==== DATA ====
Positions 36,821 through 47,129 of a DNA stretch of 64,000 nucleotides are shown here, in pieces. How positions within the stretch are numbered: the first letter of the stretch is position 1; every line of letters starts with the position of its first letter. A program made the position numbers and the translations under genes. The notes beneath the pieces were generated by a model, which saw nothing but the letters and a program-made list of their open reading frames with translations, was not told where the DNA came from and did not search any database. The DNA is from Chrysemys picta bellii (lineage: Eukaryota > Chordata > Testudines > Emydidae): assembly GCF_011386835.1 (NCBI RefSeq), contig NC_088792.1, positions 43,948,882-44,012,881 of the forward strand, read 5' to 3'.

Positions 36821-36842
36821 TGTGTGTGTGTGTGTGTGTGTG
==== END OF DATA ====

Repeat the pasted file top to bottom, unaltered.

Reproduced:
Positions 36,821 through 47,129 of a DNA stretch of 64,000 nucleotides are shown here, in pieces. How positions within the stretch are numbered: the first letter of the stretch is position 1; every line of letters starts with the position of its first letter. A program made the position numbers and the translations under genes. The notes beneath the pieces were generated by a model, which saw nothing but the letters and a program-made list of their open reading frames with translations, was not told where the DNA came from and did not search any database. The DNA is from Chrysemys picta bellii (lineage: Eukaryota > Chordata > Testudines > Emydidae): assembly GCF_011386835.1 (NCBI RefSeq), contig NC_088792.1, positions 43,948,882-44,012,881 of the forward strand, read 5' to 3'.

Positions 36821-36842
36821 TGTGTGTGTGTGTGTGTGTGTG